Review: ‘Eva Hesse,’ fine portrait of remarkable artist
“Eva Hesse” is a remarkable film about an even more remarkable artist, a woman who playfully and resolutely turned the world of sculpture inside out.
That she managed to produce so much work before dying of a brain tumor at age 34, in 1970, shows how driven and inspired Hesse was, especially since she didn’t really get going until the mid-’60s. This woman had the urge of art at her core.
Luckily for the filmmakers, Hesse kept journals, letters, datebooks and such that give word to her frustrations, passions and progress. Southfield native Selma Blair does a beautiful job of voicing Hesse’s writing. And first-time writer-director Marcie Begleiter wisely lets Hesse’s life story — the times before she was an artist — weave in and out of the larger story of her art.
So we begin with a teen Hesse in New York City as an aspiring and gifted painter. We follow her through art schools, a stint at a woman’s magazine, and to college. Her doting dad wishes she would pursue something more practical, but Eva is set on being an artist. She marries a tempestuous Irish sculptor, Tom Doyle, becomes a fixture, if not a flame, on the New York art scene and follows Doyle to Germany.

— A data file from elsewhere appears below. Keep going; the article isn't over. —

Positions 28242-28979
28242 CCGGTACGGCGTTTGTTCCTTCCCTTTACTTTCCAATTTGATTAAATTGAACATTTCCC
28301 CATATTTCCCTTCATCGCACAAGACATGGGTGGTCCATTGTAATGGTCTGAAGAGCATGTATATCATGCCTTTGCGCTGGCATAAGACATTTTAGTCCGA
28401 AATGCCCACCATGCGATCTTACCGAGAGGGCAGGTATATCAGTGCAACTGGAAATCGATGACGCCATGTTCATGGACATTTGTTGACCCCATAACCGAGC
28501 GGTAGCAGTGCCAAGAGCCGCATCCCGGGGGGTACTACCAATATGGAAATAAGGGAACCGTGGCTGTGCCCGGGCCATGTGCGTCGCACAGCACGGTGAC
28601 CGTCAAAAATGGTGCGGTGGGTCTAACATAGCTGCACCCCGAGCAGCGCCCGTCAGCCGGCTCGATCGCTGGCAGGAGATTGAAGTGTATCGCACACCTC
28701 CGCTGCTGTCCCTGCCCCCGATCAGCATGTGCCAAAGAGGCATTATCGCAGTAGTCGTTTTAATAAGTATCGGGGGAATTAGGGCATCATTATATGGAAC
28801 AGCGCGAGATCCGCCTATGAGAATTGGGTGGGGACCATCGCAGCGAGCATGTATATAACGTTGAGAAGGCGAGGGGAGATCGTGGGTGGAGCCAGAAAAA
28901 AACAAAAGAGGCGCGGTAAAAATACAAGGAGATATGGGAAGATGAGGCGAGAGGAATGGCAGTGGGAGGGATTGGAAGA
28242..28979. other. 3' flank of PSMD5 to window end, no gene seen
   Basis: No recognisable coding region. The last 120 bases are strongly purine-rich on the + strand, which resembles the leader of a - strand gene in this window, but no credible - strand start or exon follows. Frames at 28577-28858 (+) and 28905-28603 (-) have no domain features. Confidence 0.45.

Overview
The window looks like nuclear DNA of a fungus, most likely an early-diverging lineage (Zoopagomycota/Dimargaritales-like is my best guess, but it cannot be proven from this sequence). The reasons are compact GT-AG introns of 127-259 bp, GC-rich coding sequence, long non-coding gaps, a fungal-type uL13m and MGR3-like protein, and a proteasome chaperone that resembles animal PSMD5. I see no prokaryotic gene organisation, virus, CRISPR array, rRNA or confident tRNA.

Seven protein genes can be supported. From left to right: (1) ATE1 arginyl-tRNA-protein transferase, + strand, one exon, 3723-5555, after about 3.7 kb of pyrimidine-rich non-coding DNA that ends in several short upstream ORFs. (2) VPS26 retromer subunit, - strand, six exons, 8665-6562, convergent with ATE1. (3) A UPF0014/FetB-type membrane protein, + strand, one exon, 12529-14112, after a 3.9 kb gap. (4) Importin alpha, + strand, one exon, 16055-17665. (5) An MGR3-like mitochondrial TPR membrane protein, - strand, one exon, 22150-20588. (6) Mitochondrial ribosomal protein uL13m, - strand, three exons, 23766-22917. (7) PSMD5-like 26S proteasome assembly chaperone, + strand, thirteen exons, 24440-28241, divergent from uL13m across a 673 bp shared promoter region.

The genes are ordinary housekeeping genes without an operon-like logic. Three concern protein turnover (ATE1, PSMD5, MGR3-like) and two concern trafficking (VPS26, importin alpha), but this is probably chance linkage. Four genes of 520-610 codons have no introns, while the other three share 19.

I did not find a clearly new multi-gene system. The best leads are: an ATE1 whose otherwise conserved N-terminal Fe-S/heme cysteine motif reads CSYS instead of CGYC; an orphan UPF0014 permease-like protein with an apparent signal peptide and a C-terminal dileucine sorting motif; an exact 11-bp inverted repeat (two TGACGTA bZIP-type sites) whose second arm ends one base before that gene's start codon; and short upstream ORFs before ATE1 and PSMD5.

This is where the back story begins to seep in. The Jewish Hesse, you see, was born in Germany in 1936.
While in Germany, Eva moves from painting to ... well, whatever it is she ends up doing. Technically it’s probably sculpture, but it breaks with the tradition in so many ways that it seems a form of its own. Hesse eventually incorporates, fiberglass, wire, bed sheets, plastic tubing, metal rods, you name it, into her works. As anyone who has seen her pieces can attest, they are breathtaking, beautiful and ridiculous at the same time.
The filmmakers are lucky in two more areas: Plenty of photographs were taken of Hesse — she was quite beautiful — and plenty of people are still around who knew her, and they offer commentary along with assorted art experts. The result is a fine portrait of an extraordinary artist that may not be as daring as the artist herself, but it more than captures her drive and passion.
Native Detroiter Nancy Schreiber, the director of photography for “Eva Hess,” will introduce the film Saturday and Sunday afternoon and take questions afterward.
Tom Long is a longtime culture critic.
Running time: 105 minutes
At The Detroit Film Theatre